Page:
The US Treasury offers a payment mechanism that may help. It is the “Electronic Federal Tax Payment System,” or “EFTPS” for short.
EFTPS is a secure, free system where, after enrollment, you can schedule required quarterly federal payments up to one year in advance. These payments you set up ahead of time will automatically be made on the dates you select – no longer will you need to remember when a payment is due.
Using EFTPS will also eliminate the very real possibility that your check will be credited to someone else’s account or – worse yet – lost in transit. The system allows you to initiate payments via the Internet or by telephone.
For more information, and to begin making electronic payments, visit the EFTPS Web site at www.eftps.gov.
As my colleague mentioned last week, the income limitations on Roth IRA conversions (moving qualified retirement plan or traditional IRA assets into a Roth IRA) were removed beginning in 2010. That change opens the door for all taxpayers to take advantage of the Roth IRA – specifically the tax-free growth (as opposed to tax-deferred in a 401(k) or traditional IRA) and the lack of required minimum distributions (RMDs). You pay the tax once on conversion to move those pre-tax assets into post-tax assets, and then (after meeting the age and time requirement) any future distributions are 100% tax free, including all future earnings as long as you live.
Current Roth Contributions
Even though the income limitations on Roth conversions were lifted, the income limit on annual Roth contributions is still in place ($105,000-$120,000 for single taxpayers, $167,000-$177,000 for married taxpayers). That keeps annual Roth contributions out of reach for higher-income individuals.
There is another option, however: starting in 2006, employers were allowed the option of including a Roth component of their 401(k) plan – called a Roth 401(k). The contribution limits are the same as a regular 401(k) ($16,500 in 2010), but instead of getting a tax deferral on the amount (the contribution is excluded from your pay and taxed later during your retirement); the amounts are taxed currently and can be distributed tax-free in the future, just like a Roth IRA. This is a great option for a taxpayer who earns too much to be eligible for Roth IRA contributions, but wants to take advantage of the tax-free growth. One other note: employer contributions cannot be allocated to the Roth account – those are still taxable on withdrawal.
The catch is that the Roth 401(k) is not exactly like a Roth IRA. We already know the annual contribution limits are higher, which is an advantage. And the Roth 401(k) is not restricted by income limitations—another advantage.
The Roth IRA can be an extremely powerful vehicle for retirement savings. Although contributions to a Roth IRA do not provide a current tax deduction, future withdrawals (once you reach the age of 59 and a half) are totally tax-free. For high net worth taxpayers, whose income is not anticipated to decline substantially after retirement, the benefit of a current deduction can be far outweighed by the tax-free withdrawal of the presumably appreciated investments in the future.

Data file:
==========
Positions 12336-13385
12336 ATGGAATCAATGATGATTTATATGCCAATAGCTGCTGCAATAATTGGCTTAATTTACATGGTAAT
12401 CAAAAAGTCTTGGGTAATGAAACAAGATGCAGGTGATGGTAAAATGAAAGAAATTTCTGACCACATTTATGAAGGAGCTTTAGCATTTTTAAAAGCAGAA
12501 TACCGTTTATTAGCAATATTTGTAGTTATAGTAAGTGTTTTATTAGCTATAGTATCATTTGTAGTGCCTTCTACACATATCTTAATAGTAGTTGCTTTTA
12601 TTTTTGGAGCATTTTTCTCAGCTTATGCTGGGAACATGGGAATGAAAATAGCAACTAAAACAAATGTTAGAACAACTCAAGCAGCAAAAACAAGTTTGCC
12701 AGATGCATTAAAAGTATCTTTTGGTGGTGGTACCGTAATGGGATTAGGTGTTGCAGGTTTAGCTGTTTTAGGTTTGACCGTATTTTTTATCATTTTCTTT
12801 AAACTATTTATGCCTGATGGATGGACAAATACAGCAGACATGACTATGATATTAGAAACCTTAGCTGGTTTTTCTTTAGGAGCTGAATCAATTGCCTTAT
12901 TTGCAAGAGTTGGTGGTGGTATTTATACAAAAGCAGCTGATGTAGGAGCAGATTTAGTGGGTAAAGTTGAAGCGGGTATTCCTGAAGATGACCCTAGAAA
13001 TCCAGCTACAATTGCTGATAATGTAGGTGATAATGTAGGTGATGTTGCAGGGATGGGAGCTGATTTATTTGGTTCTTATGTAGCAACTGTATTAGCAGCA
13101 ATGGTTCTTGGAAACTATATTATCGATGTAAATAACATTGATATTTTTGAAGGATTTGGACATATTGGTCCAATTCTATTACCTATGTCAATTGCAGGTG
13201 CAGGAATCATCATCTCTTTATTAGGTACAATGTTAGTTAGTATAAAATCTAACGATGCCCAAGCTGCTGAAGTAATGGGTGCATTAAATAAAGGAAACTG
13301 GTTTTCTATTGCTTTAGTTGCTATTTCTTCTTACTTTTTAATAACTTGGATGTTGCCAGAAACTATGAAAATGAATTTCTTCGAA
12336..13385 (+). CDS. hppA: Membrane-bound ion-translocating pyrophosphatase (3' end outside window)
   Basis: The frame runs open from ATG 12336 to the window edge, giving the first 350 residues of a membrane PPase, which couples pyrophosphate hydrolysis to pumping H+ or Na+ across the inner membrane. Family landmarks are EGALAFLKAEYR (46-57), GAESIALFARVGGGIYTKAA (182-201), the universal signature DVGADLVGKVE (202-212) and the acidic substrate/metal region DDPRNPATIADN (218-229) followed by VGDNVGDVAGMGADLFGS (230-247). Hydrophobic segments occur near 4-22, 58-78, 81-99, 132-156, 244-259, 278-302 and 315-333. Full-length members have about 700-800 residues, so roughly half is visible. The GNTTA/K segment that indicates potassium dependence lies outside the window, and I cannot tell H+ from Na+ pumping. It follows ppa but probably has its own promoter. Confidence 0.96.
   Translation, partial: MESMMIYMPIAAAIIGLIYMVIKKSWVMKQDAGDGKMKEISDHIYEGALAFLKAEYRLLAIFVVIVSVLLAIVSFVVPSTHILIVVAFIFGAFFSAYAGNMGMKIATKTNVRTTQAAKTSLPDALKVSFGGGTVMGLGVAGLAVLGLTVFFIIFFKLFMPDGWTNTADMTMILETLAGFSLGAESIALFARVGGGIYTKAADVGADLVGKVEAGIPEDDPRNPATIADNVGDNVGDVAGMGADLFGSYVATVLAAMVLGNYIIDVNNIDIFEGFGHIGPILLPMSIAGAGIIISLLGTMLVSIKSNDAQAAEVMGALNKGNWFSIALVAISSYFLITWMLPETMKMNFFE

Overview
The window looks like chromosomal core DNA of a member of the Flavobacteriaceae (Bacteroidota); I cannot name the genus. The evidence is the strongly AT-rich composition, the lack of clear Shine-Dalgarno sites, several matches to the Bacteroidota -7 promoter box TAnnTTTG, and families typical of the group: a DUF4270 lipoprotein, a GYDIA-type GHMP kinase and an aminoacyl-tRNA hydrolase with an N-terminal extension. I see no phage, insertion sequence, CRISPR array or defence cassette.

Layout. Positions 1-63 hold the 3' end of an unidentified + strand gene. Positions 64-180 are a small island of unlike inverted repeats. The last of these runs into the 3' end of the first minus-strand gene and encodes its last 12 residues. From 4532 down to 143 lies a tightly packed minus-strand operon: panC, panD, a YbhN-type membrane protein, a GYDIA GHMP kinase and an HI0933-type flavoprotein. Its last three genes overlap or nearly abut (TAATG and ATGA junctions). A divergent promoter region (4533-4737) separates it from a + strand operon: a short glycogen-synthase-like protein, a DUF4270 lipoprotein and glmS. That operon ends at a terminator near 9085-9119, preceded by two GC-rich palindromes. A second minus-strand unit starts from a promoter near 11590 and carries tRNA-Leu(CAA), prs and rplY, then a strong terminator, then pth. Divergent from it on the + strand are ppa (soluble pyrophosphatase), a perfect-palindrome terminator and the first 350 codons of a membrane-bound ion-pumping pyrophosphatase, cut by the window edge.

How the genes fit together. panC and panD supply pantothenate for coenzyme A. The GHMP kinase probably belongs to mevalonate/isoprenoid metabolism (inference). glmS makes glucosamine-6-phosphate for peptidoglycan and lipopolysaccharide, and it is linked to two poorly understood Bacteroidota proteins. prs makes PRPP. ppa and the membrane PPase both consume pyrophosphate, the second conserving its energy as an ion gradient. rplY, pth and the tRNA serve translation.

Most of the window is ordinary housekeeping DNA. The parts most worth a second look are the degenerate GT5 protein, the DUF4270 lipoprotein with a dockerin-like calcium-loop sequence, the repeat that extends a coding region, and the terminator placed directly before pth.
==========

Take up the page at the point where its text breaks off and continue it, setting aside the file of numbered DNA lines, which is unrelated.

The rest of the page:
More Benefits of the Roth IRA
Furthermore, the lack of an annual required minimum distribution from the Roth IRA can provide for additional tax-free growth. While traditional IRAs mandate that the account owner must make annual withdrawals beginning after they reach age 70 and a half, Roth IRA owners and inheriting spouses are not required to make any lifetime distributions. If assets and income outside of the IRA are sufficient to cover the expenses of the retiree, the Roth IRA can be left untouched allowing the assets to continue to appreciate tax-free.
A new law can provide you a payroll tax savings for hiring new workers, and may allow you to take advantage of them if you hire your spouse. The Hiring Incentives to Restore Employment Act, P.L. 111-147 provides two tax benefits for employers that hire workers this year: payroll tax forgiveness for hiring unemployed workers and a tax credit for as much as $1,000 for keeping them on the payroll for at least one year.
Under this law qualified employers get to skip paying the employer’s 6.2% share of Social Security taxes on wages paid in 2010 to a newly hired qualified individual. A “qualified individual” is one who:
Begins employment with the employer after Feb. 3, 2010 and before Jan. 1, 2011;
Certifies by signed affidavit or Form W-11, under penalties of perjury, that they haven't been employed for more than 40 hours during the 60-day period ending on the date the employee begins employment with the qualified employer;
Was not hired to replace another employee of the employer unless that other employee left voluntarily or for cause (including downsizing); and
Is not related to the qualified employer in any of the following ways; an individual cannot be the taxpayer's children or their descendants, siblings or step-siblings, parents or an ancestor of their parents, step-parents, niece or nephew, uncles, or aunts, or in-laws. They also can’t be their dependent. The rules don't mention a spouse. They also can’t be a person who owns, directly or indirectly, more than 50% of the business.